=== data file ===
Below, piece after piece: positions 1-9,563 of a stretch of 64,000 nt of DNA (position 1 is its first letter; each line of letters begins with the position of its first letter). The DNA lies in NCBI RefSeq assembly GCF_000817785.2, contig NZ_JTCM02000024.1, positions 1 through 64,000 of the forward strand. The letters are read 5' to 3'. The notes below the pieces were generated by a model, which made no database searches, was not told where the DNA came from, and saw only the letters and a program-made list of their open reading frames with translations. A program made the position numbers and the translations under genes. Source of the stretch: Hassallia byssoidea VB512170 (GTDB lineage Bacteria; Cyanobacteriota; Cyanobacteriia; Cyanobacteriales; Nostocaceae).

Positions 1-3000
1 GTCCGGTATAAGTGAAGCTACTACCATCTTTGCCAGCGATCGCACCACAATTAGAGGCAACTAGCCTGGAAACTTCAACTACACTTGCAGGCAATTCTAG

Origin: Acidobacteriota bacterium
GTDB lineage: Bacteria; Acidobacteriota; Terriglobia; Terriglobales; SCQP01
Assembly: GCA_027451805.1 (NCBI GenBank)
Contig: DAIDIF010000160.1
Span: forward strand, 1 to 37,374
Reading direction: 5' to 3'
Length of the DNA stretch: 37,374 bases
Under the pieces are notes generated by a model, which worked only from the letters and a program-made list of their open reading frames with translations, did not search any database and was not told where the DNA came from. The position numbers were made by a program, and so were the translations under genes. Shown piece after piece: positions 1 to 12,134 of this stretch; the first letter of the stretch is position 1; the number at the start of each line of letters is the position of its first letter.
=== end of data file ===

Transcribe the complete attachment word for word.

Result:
Below, piece after piece: positions 1-9,563 of a stretch of 64,000 nt of DNA (position 1 is its first letter; each line of letters begins with the position of its first letter). The DNA lies in NCBI RefSeq assembly GCF_000817785.2, contig NZ_JTCM02000024.1, positions 1 through 64,000 of the forward strand. The letters are read 5' to 3'. The notes below the pieces were generated by a model, which made no database searches, was not told where the DNA came from, and saw only the letters and a program-made list of their open reading frames with translations. A program made the position numbers and the translations under genes. Source of the stretch: Hassallia byssoidea VB512170 (GTDB lineage Bacteria; Cyanobacteriota; Cyanobacteriia; Cyanobacteriales; Nostocaceae).

Positions 1-3000
1 GTCCGGTATAAGTGAAGCTACTACCATCTTTGCCAGCGATCGCACCACAATTAGAGGCAACTAGCCTGGAAACTTCAACTACACTTGCAGGCAATTCTAG

Origin: Acidobacteriota bacterium
GTDB lineage: Bacteria; Acidobacteriota; Terriglobia; Terriglobales; SCQP01
Assembly: GCA_027451805.1 (NCBI GenBank)
Contig: DAIDIF010000160.1
Span: forward strand, 1 to 37,374
Reading direction: 5' to 3'
Length of the DNA stretch: 37,374 bases
Under the pieces are notes generated by a model, which worked only from the letters and a program-made list of their open reading frames with translations, did not search any database and was not told where the DNA came from. The position numbers were made by a program, and so were the translations under genes. Shown piece after piece: positions 1 to 12,134 of this stretch; the first letter of the stretch is position 1; the number at the start of each line of letters is the position of its first letter.